Four Harvard College freshmen huddled around an iPad, trying to identify the race of the man in the picture before them. It was harder than they thought it would be.
“That’s not a race,” said Rachel Gladstone as she looked at one of the choices on the bottom of the screen.
“He’s Jewish,” said Morgan Matthews.
“Look, you say what it is, and we’ll choose something else,” joked Luka Oreskovic.
“How about Red Sox Nation?” asked Jermaine Heath. (It was, to be fair, an actual choice.)
The four were playing a learning game designed for “Race: Are We So Different?,” an exhibit at Boston’s Museum of Science (MOS) that tells the story of race in the United States by exploring the science of human variation, the history of the idea of race, and contemporary experience. The students visited the MOS in May on a field trip organized by Harvard College Dean Evelynn M. Hammonds, their teacher last fall for the freshman seminar “The Concept of Race in Science and Medicine in the United States.”
“This exhibit is really an extension of the discussion we had in my course about how we organize our societies,” said Hammonds, the Barbara Gutmann Rosenkrantz Professor of the History of Science and professor of African and African-American studies. “The goal for students is to understand that race is a human construct, and to be aware of the way that notions about race shape the world around them, which is filled with people of all colors and people who are different in various kinds of ways.”
Gladstone said she was surprised to discover her own misconceptions about race when she took Hammonds’ seminar.
“We watched a video about kids who were doing an experiment,” Gladstone said. “They took their DNA and sequenced it. They were all different races and they tried to predict whose DNA would be most similar in sequence to each other. I realized that I had preconceptions also about these two people of the same race. I thought that they would have a more similar DNA sequence, but it turned out that actually that wasn’t the case at all. There are physical differences between people, but the fact is that the majority of our DNA sequence is the same, even between people who look different.”
At the MOS exhibit, Gladstone’s classmate Heath read about sickle cell anemia and learned that, while it disproportionately affects African Americans in the United States, the disease itself is tied to place, rather than ethnicity. (The gene that causes sickle cell also provides protection against malaria, which mostly occurs in sub-Saharan Africa.) He said the exhibit made him think about the implications of race-based medicine.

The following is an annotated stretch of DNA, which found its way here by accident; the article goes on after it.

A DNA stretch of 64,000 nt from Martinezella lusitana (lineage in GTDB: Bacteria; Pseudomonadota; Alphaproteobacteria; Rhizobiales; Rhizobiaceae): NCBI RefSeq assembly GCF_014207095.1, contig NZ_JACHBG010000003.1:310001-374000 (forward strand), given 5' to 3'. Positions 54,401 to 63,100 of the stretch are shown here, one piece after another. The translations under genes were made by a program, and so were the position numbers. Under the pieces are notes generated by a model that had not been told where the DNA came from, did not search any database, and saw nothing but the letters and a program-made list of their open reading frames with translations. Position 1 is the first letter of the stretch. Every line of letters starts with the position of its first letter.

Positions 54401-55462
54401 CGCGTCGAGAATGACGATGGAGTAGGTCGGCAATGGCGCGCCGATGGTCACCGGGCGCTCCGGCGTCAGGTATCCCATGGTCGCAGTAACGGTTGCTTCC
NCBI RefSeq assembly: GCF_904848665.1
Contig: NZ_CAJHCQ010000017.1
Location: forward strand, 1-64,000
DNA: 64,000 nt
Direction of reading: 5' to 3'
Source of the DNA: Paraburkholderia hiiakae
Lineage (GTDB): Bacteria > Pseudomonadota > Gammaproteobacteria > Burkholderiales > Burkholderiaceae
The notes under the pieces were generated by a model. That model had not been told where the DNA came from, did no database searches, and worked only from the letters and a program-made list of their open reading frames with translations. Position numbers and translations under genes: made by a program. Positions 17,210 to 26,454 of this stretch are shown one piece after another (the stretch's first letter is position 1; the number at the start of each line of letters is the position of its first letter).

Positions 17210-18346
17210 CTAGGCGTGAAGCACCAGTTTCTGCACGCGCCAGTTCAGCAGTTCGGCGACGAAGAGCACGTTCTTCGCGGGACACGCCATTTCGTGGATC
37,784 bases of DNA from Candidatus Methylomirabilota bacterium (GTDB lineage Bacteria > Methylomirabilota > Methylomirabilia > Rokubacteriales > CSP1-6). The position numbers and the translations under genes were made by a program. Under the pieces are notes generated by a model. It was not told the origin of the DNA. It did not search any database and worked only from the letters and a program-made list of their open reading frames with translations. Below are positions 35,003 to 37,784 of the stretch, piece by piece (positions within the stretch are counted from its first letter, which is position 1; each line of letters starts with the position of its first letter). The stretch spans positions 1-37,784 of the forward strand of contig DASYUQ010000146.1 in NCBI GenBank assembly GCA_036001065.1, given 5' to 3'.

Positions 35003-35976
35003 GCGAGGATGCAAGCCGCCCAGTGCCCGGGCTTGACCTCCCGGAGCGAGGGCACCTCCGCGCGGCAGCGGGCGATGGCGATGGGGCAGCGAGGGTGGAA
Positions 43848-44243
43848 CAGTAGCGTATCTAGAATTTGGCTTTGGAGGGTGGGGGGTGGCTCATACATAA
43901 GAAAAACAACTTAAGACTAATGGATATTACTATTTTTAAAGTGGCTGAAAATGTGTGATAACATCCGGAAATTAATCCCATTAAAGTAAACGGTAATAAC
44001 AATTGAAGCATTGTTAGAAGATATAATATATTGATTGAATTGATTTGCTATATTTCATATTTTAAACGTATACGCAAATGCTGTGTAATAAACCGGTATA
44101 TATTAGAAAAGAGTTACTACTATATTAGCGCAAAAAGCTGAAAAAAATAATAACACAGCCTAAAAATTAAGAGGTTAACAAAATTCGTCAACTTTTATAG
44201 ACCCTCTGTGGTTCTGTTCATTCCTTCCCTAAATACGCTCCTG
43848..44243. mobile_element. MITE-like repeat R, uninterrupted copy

“There are some underlying problems when you assume that, based only on race, some health problems — for example, heart disease and hypertension among African Americans — will always exist,” he said. “I think that genetic, evidence-based medicine would be a real advance, but right now, I think we tend to interpret results from our own perspective or a false perspective. We may have helpful data, but we’ll interpret it to be about things that are not naturally occurring.”
The students in Hammonds’ class were themselves a diverse bunch. Heath grew up in Brooklyn, N.Y., the son of Jamaican immigrant parents. Other students in the class were from Africa or of Asian descent. Matthews looked at a display that showed the world’s genetic diversity and its origins in Africa and reflected on her own experience.
“In science sometimes you classify by geographic origin,” she said. “But for me, I’m Canadian. I’m also heavily identified with the fact that my mom’s black and my dad’s white. My geographic origin would probably be Ireland or Africa. Here at the exhibit, you see how people classify themselves, which may not be how scientists would classify them. And how we classify people really affects the science that we’re doing.”
Hammonds — a member of the MOS board of directors who returned to the exhibit on May 10 to host a conversation on race with award-winning actress Anna Deavere Smith — said that many young people don’t experience racism or discrimination in the same ways that their parents or grandparents did. The fact that students have grown up in a more diverse society is a good thing, but it can also make it hard for young people to identify the ways that race continues to shape the world around them. As an example, she pointed to President Barack Obama, a symbol to some of a post-racial society. Hammonds noted that the president is usually considered black or half-black, rather than white or half-white, a distinction that has more to do with our notions of race than with science.
“Biologically, he’s as white as he is black,” she said. “He can’t call himself white, though, because he is phenotypically not white. That has to do with the way we understand people and the way we look at difference as a part of our world. We think that the legacy of racial difference is history, but it still plays out in our contemporary culture every day.”
Matthews stood in front of a display that showed how the U.S. census had changed racial categories over time. She said that the class and the exhibit made her reconsider some of the ideas that she grew up with.
“Race was always a concept that was just kind of accepted,” she said. “It’s something from birth that’s so ingrained in you. The class really challenged that notion. There’s a lot of nuance. It’s not just black and white.”